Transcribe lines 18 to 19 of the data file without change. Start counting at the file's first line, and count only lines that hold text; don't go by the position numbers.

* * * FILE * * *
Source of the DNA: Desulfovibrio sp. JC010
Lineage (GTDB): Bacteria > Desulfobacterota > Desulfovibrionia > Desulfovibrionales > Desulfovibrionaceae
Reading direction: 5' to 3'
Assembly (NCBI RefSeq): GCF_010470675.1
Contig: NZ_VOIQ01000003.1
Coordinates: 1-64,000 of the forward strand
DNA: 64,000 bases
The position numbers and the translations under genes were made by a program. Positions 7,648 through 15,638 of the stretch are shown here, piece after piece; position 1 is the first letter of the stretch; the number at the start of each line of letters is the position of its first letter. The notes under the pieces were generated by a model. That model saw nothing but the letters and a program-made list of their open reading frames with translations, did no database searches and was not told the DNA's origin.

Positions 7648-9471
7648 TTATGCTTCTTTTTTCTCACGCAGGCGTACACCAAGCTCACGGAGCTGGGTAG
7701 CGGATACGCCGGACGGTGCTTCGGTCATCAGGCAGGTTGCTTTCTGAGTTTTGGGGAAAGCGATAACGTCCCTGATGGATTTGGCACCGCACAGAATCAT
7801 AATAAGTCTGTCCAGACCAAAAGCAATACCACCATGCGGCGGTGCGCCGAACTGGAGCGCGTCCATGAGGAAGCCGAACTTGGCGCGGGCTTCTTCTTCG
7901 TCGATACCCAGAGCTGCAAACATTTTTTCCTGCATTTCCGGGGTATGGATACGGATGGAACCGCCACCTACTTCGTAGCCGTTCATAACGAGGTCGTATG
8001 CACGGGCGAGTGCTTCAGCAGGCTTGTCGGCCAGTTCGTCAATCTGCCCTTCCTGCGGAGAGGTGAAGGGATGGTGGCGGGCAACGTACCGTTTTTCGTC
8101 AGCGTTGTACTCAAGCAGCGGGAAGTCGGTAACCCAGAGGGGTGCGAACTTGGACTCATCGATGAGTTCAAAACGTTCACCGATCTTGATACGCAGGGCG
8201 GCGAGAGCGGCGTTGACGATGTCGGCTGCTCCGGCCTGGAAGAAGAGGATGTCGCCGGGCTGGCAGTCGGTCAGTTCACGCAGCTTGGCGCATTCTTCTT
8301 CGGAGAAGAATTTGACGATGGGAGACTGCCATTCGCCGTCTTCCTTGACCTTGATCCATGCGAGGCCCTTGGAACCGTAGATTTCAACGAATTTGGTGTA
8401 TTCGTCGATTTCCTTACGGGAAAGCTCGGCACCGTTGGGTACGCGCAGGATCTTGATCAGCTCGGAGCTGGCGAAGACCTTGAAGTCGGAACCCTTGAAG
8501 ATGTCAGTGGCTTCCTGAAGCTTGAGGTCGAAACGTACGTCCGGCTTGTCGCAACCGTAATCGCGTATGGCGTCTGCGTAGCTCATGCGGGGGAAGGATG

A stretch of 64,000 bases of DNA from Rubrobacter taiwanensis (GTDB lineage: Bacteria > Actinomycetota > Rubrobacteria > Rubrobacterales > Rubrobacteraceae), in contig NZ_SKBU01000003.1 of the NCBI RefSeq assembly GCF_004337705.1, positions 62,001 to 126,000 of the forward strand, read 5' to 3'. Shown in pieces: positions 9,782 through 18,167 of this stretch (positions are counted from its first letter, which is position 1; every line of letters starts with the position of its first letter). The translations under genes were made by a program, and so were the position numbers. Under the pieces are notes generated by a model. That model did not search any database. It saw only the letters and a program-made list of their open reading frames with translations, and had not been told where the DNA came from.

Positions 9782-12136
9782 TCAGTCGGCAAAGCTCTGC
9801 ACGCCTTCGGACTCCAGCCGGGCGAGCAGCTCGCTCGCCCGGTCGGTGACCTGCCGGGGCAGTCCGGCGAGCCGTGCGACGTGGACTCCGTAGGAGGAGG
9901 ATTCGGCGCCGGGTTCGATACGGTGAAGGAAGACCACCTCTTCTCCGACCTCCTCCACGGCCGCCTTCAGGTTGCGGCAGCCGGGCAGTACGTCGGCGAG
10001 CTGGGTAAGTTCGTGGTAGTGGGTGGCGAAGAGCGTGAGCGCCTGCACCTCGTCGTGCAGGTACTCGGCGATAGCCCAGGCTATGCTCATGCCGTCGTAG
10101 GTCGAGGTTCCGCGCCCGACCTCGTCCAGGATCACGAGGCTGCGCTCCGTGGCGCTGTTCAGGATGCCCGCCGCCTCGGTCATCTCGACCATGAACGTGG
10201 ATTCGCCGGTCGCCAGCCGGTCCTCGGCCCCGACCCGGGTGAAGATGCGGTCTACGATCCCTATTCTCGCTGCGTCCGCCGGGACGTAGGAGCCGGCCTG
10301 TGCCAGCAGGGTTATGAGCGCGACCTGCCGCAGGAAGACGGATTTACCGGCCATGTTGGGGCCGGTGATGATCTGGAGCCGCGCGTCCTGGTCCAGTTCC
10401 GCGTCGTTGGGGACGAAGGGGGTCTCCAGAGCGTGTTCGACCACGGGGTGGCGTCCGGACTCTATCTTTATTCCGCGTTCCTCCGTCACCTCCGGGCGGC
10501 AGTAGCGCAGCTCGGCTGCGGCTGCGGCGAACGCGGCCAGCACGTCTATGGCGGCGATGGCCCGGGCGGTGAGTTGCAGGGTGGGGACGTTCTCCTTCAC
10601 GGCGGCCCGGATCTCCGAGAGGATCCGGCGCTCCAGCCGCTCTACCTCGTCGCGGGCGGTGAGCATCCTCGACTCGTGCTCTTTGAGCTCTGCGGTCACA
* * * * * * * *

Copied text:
8401 TTCGTCGATTTCCTTACGGGAAAGCTCGGCACCGTTGGGTACGCGCAGGATCTTGATCAGCTCGGAGCTGGCGAAGACCTTGAAGTCGGAACCCTTGAAG
8501 ATGTCAGTGGCTTCCTGAAGCTTGAGGTCGAAACGTACGTCCGGCTTGTCGCAACCGTAATCGCGTATGGCGTCTGCGTAGCTCATGCGGGGGAAGGATG